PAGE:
More research is needed that takes advantage of such measures of creativity

More research is needed that takes advantage of such

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More research is needed that takes advantage of such measures of creativity within a sales organization to further understand how to stimulate the creativity of salespeople. Affect may be a key factor that facilitates creativity in sales- people. For instance, positive mood (e.g., happiness) is believed to enhance creativity (Baas, De Dreu, and Nijstad 2008). Research that provides more insight on the relationship between affect and sales creativity, and its subsequent effect on sales outcomes such as sales performance and customer satisfaction, is clearly needed. CONCLUSION It would be fair to conclude that the importance of the role of affect in personal selling and sales management contexts has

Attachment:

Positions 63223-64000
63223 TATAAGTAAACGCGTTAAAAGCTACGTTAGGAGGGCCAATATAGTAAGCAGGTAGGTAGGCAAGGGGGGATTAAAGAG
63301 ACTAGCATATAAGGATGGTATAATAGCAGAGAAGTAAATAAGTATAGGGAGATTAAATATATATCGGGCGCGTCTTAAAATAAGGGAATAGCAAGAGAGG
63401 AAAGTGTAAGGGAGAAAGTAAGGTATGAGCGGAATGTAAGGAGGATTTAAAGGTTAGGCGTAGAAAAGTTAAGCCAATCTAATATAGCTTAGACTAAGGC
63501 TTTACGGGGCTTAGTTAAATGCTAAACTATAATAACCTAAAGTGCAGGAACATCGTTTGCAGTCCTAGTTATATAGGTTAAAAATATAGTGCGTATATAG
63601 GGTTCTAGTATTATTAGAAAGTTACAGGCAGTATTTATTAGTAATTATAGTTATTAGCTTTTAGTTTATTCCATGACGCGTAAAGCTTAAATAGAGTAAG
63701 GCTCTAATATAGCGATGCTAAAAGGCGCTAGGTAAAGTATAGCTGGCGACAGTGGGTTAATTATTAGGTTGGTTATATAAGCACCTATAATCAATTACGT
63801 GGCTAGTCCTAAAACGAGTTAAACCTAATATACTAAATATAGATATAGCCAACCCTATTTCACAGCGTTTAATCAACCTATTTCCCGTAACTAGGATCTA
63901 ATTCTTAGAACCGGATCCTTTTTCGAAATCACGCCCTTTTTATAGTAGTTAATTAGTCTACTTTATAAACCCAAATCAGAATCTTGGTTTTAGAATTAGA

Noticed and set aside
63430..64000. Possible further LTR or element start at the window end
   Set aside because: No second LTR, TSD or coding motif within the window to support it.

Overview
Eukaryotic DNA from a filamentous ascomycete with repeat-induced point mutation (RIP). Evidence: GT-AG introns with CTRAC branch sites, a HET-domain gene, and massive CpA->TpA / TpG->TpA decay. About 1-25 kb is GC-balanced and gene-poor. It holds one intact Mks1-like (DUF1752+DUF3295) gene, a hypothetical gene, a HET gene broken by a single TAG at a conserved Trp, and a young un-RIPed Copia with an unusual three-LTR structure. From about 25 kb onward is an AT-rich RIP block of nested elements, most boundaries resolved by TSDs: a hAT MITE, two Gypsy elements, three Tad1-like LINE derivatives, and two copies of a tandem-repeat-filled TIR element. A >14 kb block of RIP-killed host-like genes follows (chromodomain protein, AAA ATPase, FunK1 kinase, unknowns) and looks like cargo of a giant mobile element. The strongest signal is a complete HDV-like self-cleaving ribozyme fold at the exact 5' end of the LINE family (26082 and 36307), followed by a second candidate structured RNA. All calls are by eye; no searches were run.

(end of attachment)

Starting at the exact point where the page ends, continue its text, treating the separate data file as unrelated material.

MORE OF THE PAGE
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20 Journal of Personal Selling & Sales Management been increasingly realized in recent years. Substantial prog- ress has been made in understanding how affective processes influence various sales phenomena. This progress should not, however, be overstated. Although the role of affect in sales contexts is now an integral part of the discussion of most sales phenomena, much more insight is still needed in several areas where research has been relatively sparse. The increasingly expanding body of findings still has many gaps in it. Some of these have been identified in this paper and directions for future research have been suggested. It is important for salespeople and sales managers to be up-to-date on the rapid advances in the understanding of affective processes in fields such as psychology, neuroscience, and consumer behavior, and apply these advances in sales contexts. In markets that are increas- ingly hypercompetitive, the future of personal selling and sales management will depend increasingly on our understanding of affective processes to achieve a competitive advantage. REFERENCES Agnihotri, Raj, Adam Rapp, Prabakar Kothandaraman, and Rakesh K. Singh (2012), “An Emotion-Based Model of Salesperson Ethical Behaviors,” Journal of Business Ethics, 109 (2), 243–257. Arnold, Magda B. (1960), Emotion and Personality, New York: Columbia University Press. ——— (1970), Feelings and Emotion, New York: Academic Press. Atuahene-Gima, Kwaku, and Haiyang Li (2002), “When Does Trust Matter? Antecedents and Contingent Effects of Supervisee Trust on Performance in Selling New Products in China and the United States,” Journal of Marketing, 66 (3), 61–81. Babakus, Emin, David W. Cravens, Mark Johnston, and William C. Moncrief (1999), “The Role of Emotional Exhaustion in Sales Force Attitude and Behavior Relationships,” Journal of the Academy of Marketing Science, 27 (1), 58–70. Babin, Barry J., James S. Boles, and William A. Darden (1995), “Salesperson Stereotypes, Consumer Emotions, and Their Impact on Information Processing,” Journal of the Academy of Marketing Science, 23 (2), 94–105. ———, Mitch Griffin, and James S. Boles (2004), “Buyer Reac- tions to Ethical Beliefs in the Retail Environment,” Journal of Business Research, 57 (10), 1155–1163.
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